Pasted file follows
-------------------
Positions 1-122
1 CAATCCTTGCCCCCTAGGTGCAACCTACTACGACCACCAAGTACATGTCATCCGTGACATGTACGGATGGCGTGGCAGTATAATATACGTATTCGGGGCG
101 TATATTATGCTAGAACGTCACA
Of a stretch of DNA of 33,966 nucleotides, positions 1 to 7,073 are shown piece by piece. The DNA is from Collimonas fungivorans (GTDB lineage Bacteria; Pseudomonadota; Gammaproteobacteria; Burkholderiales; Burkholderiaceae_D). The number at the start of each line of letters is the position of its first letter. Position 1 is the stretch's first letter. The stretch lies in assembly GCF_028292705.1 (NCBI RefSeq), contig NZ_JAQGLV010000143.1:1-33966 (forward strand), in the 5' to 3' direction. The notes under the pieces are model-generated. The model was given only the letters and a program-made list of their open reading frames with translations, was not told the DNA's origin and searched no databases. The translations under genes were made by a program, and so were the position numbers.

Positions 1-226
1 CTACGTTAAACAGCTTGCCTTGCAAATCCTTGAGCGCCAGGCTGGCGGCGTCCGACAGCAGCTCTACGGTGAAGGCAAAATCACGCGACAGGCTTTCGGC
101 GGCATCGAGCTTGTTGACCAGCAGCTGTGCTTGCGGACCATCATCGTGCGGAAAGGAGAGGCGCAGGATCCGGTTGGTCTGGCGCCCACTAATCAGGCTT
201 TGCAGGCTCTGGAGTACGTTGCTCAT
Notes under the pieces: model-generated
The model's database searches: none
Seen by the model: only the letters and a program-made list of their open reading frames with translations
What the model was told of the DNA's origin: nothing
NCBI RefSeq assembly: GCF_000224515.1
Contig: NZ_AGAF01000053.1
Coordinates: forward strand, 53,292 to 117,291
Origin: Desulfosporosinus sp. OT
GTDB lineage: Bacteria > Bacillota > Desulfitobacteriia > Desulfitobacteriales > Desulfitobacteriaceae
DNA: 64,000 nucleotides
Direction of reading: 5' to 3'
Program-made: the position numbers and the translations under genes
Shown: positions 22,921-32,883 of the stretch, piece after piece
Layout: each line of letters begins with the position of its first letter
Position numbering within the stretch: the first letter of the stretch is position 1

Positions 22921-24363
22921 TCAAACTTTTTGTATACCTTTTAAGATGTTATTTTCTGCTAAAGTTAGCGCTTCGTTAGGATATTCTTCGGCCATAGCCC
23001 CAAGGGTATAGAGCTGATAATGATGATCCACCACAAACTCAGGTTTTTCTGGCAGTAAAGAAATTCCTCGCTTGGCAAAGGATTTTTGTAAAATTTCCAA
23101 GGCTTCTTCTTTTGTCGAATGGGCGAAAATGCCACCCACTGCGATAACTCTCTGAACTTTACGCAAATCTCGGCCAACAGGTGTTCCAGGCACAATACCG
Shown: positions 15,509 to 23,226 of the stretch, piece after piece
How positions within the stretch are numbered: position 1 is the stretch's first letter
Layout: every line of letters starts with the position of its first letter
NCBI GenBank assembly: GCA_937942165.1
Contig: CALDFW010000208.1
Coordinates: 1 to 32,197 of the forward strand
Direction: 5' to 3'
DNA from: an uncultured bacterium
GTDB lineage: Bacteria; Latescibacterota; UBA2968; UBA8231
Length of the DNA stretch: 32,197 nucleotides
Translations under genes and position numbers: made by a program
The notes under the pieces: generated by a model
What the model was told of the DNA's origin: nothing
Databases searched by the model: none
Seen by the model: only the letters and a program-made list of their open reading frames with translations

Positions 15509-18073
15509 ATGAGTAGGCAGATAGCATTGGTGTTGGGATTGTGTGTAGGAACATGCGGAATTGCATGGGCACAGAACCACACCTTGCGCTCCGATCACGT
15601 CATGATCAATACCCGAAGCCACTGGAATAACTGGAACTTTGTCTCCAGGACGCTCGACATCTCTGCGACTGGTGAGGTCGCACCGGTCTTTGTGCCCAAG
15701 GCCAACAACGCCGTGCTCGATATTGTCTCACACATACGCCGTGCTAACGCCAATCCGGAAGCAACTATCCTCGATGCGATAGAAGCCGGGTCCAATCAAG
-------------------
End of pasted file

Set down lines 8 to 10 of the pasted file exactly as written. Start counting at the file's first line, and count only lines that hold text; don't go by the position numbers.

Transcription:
201 TGCAGGCTCTGGAGTACGTTGCTCAT
Notes under the pieces: model-generated
The model's database searches: none